- After each lesson, Code.org encourages your child’s progress by indicating the number of codes they’ve written so far.
- Code.org offers counseling and guidance to children aged 12 and above.
- Kids can view each other’s creations without commenting to prevent bullying and negative comments.
- If your child is a registered user, they can access this hands-on learning anytime without logging in.
- The hands-on learning experience engages their minds and sparks their interest.
Every single day yielded the same results—100% engagement.Nina Nichols Peery, Teacher
4: The Reputable EdX Website
Our list is now complete with the reputable EdX website. Despite being free, EdX offers top-notch education to millions of individuals worldwide. They present university-level courses in a self-paced, fun environment where your kids can learn independently.
Since EdX exclusively provides higher education, it’s most suitable for older kids (those from middle school onwards). Their lessons are challenging, but they expose children to real-life coding experiences they can practically use.
Python, HTML, Java, and C# are some of the programming languages offered by EdX. If your kid is a computer science novice, there are introductory courses available, as well, such as:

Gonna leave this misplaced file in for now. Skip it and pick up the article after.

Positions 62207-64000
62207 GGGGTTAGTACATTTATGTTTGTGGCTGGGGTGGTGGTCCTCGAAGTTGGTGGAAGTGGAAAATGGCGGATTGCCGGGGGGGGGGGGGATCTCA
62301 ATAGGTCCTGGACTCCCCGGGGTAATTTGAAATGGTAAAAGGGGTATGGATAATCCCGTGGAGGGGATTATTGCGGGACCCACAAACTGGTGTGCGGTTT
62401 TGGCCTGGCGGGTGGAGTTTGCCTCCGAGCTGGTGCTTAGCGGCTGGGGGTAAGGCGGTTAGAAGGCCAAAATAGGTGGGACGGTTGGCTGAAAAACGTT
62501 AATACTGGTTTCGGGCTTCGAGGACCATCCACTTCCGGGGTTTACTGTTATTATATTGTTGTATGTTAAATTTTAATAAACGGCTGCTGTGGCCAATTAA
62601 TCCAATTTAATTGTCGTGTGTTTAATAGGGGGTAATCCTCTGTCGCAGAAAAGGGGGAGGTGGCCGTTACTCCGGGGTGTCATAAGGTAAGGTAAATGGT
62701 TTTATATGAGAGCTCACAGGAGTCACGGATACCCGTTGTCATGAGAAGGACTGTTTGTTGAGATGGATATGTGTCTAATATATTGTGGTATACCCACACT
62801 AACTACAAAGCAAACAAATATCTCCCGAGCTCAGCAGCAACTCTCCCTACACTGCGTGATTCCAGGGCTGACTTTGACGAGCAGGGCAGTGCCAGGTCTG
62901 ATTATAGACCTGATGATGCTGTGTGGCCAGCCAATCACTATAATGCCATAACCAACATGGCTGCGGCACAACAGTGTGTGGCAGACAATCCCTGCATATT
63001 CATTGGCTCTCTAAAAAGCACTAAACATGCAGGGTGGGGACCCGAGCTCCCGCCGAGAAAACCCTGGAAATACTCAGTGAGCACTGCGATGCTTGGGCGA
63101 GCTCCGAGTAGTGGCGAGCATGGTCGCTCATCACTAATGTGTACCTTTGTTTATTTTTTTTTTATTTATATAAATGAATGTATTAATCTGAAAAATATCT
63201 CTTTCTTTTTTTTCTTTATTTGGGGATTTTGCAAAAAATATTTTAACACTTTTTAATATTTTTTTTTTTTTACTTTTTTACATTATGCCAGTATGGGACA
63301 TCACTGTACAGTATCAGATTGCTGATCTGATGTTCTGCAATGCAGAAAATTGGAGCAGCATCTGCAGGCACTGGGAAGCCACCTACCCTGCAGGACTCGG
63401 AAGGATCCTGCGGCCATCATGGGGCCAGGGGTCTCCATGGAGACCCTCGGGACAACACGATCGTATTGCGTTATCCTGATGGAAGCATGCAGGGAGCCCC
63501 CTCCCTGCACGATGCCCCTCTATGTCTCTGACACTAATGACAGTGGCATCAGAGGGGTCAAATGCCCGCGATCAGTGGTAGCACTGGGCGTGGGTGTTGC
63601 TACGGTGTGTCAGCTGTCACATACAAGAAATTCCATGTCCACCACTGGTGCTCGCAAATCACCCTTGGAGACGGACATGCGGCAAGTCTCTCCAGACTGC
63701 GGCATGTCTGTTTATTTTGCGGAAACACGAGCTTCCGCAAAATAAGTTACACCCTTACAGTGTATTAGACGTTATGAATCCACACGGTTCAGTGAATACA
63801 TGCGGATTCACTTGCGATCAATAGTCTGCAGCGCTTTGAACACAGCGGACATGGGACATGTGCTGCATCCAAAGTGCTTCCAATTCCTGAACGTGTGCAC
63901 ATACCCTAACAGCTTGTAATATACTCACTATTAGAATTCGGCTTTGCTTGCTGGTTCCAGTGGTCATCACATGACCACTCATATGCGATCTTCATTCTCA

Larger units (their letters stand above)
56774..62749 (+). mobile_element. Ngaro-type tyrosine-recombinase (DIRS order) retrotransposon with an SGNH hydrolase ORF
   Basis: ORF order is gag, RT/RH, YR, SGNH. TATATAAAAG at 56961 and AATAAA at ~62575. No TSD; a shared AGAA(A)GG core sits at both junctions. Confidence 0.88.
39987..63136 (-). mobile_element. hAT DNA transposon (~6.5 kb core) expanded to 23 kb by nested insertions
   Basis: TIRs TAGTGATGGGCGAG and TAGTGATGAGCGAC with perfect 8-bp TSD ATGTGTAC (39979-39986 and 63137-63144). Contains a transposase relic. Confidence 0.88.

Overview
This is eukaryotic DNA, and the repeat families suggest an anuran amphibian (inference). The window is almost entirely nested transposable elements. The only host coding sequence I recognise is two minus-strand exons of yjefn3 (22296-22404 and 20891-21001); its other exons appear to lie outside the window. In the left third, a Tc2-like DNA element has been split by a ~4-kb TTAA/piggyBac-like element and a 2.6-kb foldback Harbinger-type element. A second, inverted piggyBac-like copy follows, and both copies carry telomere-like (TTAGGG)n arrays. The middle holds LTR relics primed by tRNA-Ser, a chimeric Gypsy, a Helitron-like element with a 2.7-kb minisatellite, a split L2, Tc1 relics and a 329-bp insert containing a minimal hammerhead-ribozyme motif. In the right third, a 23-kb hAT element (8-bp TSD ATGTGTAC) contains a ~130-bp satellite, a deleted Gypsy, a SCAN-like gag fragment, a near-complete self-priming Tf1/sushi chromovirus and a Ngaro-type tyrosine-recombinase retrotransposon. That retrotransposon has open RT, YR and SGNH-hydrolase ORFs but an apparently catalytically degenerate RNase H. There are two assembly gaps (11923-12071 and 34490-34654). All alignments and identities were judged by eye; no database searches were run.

These courses will help them get their foot in the door.
EdX lessons are available as short tutorial videos with learning exercises for your kids to practice. It features some of the world’s best professors who offer captivating lectures and assessments, so students tend to grasp every concept.
What Makes EdX Fun for Kids?
- Their website offers an online discussion forum where learners can post, comment, and review each other’s questions. Moreover, teaching assistants can give their two cents in the easy-to-use online community.
- They use Scratch, a highly visual language for younger kids.
- They have advanced learning dashboards for students.
- The website is tailor-made, making it easy to navigate.
Unlock Your Kids’ Potential Today
Interactive, self-paced lessons provide a conducive environment for young children to learn how to program. Code.org, however, caters to kids of all ages globally and offers more child-friendly lessons, making it the perfect platform for introducing programming early.
They have lessons for your younger kids (using visual-based programming languages) and older ones. As if that’s not enough, they include comprehensive step-by-step guides for you to guide your kids in the comfort of your own home.
For more information on helping your kids navigate the online world and learn comfortably, subscribe to Small Revolution. You’ll find excellent insights to boost your kids’ online learning.